Posted On October 26th, 2015 by Angela Falco
CALM BEFORE THE STORM? A DISCUSSION AND ENDORSEMENT OF THE MODEL STORM CHASER CONSUMER PROTECTION ACT
By Nicholas D. Hornung
Insurance fraud is a growing and alarming problem occurring every day and in every state, especially Arkansas. From staged automobile crashes to fake automobile thefts to arson, there are a multitude of ways for criminals to fraudulently collect proceeds from insurers. However, one area of insurance fraud that receives little attention and affects those who are most vulnerable is contractor fraud. While Spring is a wonderful time of year in Arkansas, it also brings severe weather and an increased number of storm loss claims. As a result, some contractors travel around the country looking for damaged homes following the night of a storm, offering to fix a home or structure, receiving a down payment for the work, and never completing the job. Thanks to a proposed model law by Arkansas Senator Jason Rapert, there may be more rules and regulations passed by state legislatures throughout the country to protect both insurers and insureds against this type of fraudulent conduct.
At the National Conference of Insurance Legislators (NCOIL) Summer Meeting this past July, Senator Jason Rapert co-sponsored a proposed model law entitled the Storm Chaser Consumer Protection Act (the Act). According to a pre-meeting memorandum distributed by NCOIL Executive Director Susan Nolan, the Act would establish minimum standards for roofing contracts and would: (1) require various disclosures, including an approximate cost estimate; (2) allow a consumer to cancel the contract if the consumer’s insurer denies all or part of the claim; (3) require a contractor to return any payments or deposits that the consumer made to the contractor except for costs of providing emergency services if the consumer cancels the contract; (4) require contractors to maintain certain insurance coverages; (5) establish contractor prohibitions, penalties, and licensing requirements; and (6) allow certain exemptions – such as farm and residential property owners doing work on their own premises. Representative Rich Golick (GA), who co-sponsored the model law with Senator Rapert, urged fellow lawmakers to support the draft, and noted contractor fraud “increases overall costs, takes business away from reputable contractors and ultimately drives up insurance costs.” The Act was subsequently and unanimously adopted by NCOIL at the Summer Meeting.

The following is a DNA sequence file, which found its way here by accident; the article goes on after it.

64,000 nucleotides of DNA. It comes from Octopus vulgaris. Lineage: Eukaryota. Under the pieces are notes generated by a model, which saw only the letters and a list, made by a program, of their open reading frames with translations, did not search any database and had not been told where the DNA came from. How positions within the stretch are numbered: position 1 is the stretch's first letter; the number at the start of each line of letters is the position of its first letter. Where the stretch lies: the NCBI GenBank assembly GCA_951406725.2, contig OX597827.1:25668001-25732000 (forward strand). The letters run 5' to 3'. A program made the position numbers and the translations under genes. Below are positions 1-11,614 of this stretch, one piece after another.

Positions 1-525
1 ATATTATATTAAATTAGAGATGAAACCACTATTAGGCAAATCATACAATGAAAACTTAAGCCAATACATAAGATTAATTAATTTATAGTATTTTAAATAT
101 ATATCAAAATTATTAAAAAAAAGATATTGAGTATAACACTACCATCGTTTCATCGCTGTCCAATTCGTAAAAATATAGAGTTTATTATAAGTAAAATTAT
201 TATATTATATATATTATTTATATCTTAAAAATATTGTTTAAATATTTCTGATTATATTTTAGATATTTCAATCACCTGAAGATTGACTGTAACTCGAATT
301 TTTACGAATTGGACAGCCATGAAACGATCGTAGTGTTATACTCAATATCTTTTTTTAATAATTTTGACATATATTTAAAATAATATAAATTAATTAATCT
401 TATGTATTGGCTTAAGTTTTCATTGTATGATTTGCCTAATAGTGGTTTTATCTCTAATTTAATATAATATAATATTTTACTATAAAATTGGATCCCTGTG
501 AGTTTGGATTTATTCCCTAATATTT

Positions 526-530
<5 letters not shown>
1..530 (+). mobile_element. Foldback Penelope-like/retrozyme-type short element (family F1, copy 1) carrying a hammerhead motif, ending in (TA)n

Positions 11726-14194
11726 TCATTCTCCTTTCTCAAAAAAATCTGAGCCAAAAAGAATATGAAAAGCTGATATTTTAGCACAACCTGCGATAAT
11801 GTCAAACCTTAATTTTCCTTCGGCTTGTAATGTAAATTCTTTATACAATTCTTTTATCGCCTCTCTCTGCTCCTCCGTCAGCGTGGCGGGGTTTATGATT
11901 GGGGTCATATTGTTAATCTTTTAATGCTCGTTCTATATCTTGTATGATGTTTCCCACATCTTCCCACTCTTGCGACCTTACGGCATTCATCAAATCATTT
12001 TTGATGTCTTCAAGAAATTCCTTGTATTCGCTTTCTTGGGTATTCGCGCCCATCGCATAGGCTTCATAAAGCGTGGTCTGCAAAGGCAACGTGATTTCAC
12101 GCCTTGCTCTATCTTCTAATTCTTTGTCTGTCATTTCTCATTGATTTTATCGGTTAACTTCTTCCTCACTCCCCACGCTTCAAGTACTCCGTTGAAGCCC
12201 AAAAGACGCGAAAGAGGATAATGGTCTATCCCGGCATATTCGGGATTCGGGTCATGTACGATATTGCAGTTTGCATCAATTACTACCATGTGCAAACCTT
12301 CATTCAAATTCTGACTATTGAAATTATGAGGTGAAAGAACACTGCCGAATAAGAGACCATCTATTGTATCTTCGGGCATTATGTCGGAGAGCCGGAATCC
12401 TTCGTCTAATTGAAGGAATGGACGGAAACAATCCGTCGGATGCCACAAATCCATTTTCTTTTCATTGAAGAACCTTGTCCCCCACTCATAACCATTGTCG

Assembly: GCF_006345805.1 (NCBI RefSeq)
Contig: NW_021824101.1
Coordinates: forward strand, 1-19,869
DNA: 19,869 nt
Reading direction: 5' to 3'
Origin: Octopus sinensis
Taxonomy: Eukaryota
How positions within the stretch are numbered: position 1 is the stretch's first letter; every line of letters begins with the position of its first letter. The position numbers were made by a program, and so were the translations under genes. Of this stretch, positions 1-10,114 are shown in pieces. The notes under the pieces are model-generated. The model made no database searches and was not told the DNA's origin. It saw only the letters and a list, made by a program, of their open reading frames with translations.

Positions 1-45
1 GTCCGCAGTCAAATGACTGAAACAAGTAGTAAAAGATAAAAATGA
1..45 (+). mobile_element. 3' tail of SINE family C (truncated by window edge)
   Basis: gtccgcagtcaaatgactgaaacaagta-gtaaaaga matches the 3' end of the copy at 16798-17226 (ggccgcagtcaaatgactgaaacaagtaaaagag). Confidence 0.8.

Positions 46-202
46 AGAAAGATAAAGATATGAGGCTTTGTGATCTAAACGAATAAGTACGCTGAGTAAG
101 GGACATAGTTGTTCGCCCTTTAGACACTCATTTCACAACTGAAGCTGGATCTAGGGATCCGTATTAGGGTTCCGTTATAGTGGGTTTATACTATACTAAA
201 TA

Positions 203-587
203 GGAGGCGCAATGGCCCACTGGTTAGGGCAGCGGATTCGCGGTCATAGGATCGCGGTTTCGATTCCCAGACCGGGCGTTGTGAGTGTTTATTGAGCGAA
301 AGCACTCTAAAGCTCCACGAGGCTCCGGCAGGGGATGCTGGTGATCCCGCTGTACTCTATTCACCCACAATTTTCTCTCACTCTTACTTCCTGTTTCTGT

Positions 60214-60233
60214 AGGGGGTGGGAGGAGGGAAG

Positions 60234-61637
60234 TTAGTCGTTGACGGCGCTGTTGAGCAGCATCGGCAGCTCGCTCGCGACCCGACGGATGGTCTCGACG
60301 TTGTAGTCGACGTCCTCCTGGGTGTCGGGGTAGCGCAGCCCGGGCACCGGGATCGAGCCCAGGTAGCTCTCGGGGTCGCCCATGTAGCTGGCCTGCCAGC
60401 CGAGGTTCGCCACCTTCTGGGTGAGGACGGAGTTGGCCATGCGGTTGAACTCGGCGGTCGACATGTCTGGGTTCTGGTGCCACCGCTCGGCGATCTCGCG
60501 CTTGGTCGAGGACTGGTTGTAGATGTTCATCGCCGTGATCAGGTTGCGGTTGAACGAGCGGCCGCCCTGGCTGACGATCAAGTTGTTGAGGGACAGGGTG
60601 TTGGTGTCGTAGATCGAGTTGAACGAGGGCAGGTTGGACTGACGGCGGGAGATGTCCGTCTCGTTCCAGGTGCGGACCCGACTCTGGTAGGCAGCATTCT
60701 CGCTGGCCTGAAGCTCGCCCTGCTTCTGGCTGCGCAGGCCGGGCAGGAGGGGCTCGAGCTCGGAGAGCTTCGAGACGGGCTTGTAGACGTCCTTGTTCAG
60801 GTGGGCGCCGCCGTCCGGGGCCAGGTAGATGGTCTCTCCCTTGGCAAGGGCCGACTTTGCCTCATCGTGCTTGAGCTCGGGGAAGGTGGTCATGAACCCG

The Act contains 14 sections. Section 2 states the purpose of the Act is “to establish minimum standards for roofing contracts and to promote fair and honest practices in the roofing services business.” Section 3 defines various terms in the Act including “Consumer,” “Contract,” and “Contractor.” Section 4 requires a written contract for any services undertaken specifying various details such as, inter alia, an itemized description of the work, a total itemized amount agreed to be paid for the work to be performed, and a conspicuous provision notifying the insured the contract may be canceled at any time within three business days pursuant to §§ 5 & 6. Under § 7, any contractor who wishes to perform roofing services must register and apply with the appropriate governmental body, thereby providing greater oversight that the contractor is in good standing. Section 8 requires a contractor to obtain and maintain, inter alia, Workers’ compensation insurance, public liability insurance, and bodily injury insurance. Section 9 establishes the penalties for contractors who fail to abide by the Act. Section 10 prohibits and regulates certain contractor conduct such as advertising, referrals, and methods of payment. The final substantive section is § 11, which exempts certain parties from the Act such as residential or farm property owners who decide to repair damaged property themselves and governmental employees or representatives performing services upon government property.
As the upcoming Arkansas Legislative session is a fiscal one, the earliest the Act, or a similar piece of legislation, could be submitted as a Bill would be 2017 during the 92ndGeneral Assembly. In the meantime, other states may adopt the Act, and some states like Arizona, Colorado, and Indiana have already approved measures to increase consumer protections against roofing contractor fraud. In the interest of both insurance companies and Arkansans, I think it would be wise for Arkansas to do the same and ask the Arkansas Association of Defense Counsel’s legislative Committee to look into the matter.